This is an archived release.
Record high general consumption
Low temperatures led to record high general electricity consumption. In January, electricity consumption excluding power intensive manufacturing came to 11 215 GWh; an increase of 16 per cent compared with the corresponding month last year.
The average temperature in Norway was 2.9 degrees below normal in January. This is 5.7 degrees lower compared with the same month last year. Households, services and manufacturing other than the power-intensive accounted for the majority of the consumption.
Continued low consumption of electricity in power intensive manufacturing
The electricity consumption in power intensive manufacturing came to 2 401 GWh in January; 9.2 per cent lower than in the corresponding month in 2009. The decrease in electricity consumption is mostly due to the financial crisis, which lowered the demand for power intensive products (aluminium, ferroalloy etc.). Compared with the preceding month, there was a 0.6 per cent increase in electricity consumption in power intensive manufacturing.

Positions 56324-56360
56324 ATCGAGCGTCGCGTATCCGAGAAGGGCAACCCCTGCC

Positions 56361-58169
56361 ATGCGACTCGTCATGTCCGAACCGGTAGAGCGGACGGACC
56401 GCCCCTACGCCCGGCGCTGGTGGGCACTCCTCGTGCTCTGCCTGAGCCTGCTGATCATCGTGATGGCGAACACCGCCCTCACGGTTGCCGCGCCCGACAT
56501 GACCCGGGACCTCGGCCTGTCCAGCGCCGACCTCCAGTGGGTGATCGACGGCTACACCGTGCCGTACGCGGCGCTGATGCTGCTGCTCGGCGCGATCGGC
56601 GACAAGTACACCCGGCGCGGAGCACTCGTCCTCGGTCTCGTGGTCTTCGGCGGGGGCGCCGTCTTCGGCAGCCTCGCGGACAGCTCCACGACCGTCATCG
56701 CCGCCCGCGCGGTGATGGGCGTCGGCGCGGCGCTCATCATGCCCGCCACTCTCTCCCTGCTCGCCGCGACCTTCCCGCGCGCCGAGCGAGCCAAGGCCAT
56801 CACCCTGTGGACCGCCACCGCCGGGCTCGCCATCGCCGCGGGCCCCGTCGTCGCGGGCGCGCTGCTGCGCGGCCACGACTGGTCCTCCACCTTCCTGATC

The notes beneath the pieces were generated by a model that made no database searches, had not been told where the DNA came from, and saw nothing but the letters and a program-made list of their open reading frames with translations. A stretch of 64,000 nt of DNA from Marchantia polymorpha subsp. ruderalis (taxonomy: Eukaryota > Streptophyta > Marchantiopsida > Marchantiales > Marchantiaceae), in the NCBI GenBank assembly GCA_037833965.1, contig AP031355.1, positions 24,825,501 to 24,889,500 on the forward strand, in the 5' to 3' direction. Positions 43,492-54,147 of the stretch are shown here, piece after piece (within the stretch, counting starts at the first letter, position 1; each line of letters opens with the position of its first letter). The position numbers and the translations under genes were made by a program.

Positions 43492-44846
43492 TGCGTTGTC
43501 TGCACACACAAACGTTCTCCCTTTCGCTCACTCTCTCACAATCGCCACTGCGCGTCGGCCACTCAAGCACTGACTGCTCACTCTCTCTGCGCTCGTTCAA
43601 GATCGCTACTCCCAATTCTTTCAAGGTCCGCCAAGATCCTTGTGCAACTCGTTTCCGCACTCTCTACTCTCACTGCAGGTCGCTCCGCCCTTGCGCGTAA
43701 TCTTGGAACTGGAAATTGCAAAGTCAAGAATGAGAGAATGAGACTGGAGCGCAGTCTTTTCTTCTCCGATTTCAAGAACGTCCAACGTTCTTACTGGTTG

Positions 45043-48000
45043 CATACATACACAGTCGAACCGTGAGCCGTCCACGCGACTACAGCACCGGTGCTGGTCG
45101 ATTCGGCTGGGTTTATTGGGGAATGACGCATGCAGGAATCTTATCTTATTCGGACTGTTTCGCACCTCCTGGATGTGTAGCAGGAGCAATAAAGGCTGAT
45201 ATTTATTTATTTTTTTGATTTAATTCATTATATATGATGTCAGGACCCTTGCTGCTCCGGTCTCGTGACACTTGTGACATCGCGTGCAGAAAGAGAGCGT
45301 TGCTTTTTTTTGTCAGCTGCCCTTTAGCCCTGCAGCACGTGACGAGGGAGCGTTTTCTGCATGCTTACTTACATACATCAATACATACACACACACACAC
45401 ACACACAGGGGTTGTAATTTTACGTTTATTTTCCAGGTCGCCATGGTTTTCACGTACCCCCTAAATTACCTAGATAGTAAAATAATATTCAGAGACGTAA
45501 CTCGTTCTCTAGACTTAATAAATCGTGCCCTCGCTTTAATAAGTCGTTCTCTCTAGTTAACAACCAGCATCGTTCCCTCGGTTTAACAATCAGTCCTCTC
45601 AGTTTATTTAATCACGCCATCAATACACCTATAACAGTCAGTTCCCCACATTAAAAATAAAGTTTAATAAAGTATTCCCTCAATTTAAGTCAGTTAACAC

Record high electricity production
The production of electricity amounted to 14 771 GWh in January. This is a record, and is 4.4 per cent higher compared to the same month last year. The high production level can be viewed in conjunction with higher electricity prices in January.
According to NVE, the reservoir level was 50.8 per cent at the end of week 4. This is 12 per cent below the median level.
Net import of power
Norway’s imports of electricity came to 955 GWh in October, while exports totalled 803 GWh. This gave net exports of 152 GWh.